|Ezri's unhappy homecoming.|
Chief O'Brien has disappeared on New Sidney after traveling there to track down the widow of Orion Syndicate operative Liam Bilby. Since New Sidney is not a Federation planet, it's difficult for Sisko to intervene... But Ezri's mother (Leigh Taylor-Young) owns one of the largest mines in that system. She readily agrees to help locate O'Brien - But only if Ezri returns home for a visit.
Ezri agrees, but reluctantly. Her mother is a domineering figure, who has forced her sons, Janel (Mikael Salazar) and Norvo (Kevin Rahm) to devote their lives to the family business at the expense of their own ambitions. After Ezri left to join Starfleet, she never looked back, and her relations with her family are strained at best.
Ezri's mother keeps her word. Not long after Ezri returns, O'Brien is rescued from a pair of Orion Syndicate thugs by the local police. But when he reveals that Bilby's widow was found murdered, and then discovers that Ezri's family is being pressured by the Syndicate as well, it becomes clear that there is a lot more at stake than family drama...
Capt. Sisko: Is undertandably angry when he learns that O'Brien went to a non-Federation world to play detective after indicating that he was simply visiting his father. I wouldn't want to be in either O'Brien or Bashir's shoes for the next little while - As O'Brien observes, Sisko "has a boot with (his) name on it." Still, he immediately focuses on the problem, demanding all information on the chief's activities, then going to Ezri for help in recovering his wayward crewman.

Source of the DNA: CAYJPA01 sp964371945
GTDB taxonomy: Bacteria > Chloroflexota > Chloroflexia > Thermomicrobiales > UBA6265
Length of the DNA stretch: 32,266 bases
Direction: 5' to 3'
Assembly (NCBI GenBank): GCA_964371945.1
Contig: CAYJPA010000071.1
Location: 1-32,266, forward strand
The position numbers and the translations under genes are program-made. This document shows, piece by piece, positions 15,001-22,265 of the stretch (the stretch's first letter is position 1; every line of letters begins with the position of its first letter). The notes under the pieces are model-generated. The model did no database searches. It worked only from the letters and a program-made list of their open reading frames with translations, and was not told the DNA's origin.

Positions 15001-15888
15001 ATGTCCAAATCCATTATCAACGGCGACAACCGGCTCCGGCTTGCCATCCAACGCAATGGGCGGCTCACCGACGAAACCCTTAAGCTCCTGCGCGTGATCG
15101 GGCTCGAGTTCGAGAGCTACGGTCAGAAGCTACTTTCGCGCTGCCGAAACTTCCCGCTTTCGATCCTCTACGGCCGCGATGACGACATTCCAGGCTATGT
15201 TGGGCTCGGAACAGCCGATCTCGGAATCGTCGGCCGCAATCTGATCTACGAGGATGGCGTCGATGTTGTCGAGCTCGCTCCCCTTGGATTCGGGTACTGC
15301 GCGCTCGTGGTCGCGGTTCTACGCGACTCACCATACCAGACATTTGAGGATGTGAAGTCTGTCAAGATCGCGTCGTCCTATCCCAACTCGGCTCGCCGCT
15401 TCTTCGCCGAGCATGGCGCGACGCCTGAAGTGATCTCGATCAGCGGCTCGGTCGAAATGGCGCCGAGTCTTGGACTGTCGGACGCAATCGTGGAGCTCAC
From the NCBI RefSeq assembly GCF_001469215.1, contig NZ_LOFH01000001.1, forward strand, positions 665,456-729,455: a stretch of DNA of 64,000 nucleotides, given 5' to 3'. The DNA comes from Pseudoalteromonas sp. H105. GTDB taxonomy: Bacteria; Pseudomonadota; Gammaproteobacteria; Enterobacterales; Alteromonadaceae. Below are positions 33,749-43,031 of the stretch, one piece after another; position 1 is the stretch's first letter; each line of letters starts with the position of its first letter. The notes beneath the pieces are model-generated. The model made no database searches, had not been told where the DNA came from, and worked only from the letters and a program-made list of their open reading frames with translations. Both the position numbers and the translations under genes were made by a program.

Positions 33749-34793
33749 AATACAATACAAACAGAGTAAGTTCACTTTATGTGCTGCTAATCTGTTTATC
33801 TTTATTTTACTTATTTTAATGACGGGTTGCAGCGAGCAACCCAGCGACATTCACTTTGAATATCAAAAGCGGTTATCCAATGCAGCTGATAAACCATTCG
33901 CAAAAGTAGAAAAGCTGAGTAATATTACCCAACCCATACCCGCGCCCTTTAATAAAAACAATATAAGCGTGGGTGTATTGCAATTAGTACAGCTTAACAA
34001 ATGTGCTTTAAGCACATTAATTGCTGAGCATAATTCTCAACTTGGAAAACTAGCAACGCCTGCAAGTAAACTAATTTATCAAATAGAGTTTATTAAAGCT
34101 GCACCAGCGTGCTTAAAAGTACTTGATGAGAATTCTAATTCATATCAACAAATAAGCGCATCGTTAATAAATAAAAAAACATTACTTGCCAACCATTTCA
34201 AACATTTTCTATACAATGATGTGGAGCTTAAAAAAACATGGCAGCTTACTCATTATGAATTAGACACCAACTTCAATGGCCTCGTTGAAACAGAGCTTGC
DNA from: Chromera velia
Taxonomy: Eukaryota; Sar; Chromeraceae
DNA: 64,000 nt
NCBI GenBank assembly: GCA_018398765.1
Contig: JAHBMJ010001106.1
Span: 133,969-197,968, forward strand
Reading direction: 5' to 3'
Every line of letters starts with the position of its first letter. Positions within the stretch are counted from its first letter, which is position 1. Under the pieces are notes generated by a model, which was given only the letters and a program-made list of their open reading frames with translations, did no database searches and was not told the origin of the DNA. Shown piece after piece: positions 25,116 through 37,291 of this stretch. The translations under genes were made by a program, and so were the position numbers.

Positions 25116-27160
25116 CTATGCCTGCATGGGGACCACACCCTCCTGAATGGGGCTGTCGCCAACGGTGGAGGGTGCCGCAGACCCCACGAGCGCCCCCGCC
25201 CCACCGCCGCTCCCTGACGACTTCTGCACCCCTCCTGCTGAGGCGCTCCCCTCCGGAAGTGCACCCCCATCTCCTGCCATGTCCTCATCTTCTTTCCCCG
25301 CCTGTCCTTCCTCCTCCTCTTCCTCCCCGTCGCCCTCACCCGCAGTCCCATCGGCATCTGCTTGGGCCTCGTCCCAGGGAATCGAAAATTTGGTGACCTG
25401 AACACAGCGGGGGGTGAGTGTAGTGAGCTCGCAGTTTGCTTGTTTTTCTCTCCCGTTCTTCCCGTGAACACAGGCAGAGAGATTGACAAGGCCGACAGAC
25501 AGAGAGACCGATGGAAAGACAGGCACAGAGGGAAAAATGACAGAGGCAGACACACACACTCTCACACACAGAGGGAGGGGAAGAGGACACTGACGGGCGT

Ezri: This episode exists to fill in her backstory... Which would be a lot more useful in making us connect to her if her backstory wasn't the stuff of soap operas. The family drama never has the blistering feel of real, decades-long resentments being re-opened. It's just cliched melodrama, dressed up with some sci-fi trappings. Nicole de Boer does her best with the material, and she manages some very good acting when Ezri realizes what actually happened to the dead woman... But I can't help but observe how much more real her disgust at gagh in the teaser feels than any of the family situation in the main story. It's all very artificial, and the emotion it should carry feels artificial as well.
O'Brien: One indication that is a troubled episode is that it's Ezri-centric, even though O'Brien is the one driving the plot. The main plot only kicks into gear when O'Brien is recovered (about halfway through), and then it's O'Brien who steers the investigation. He is the one who has a brief confrontation with an Orion Syndicate representative, and he is the one who discovers the link between the Syndicate and Ezri's family. The problem is that while I fully believe O'Brien continuing to feel an obligation to Bilby's family, this story should be an O'Brien episode - and it suffers for being forced to be part of an Ezri plot.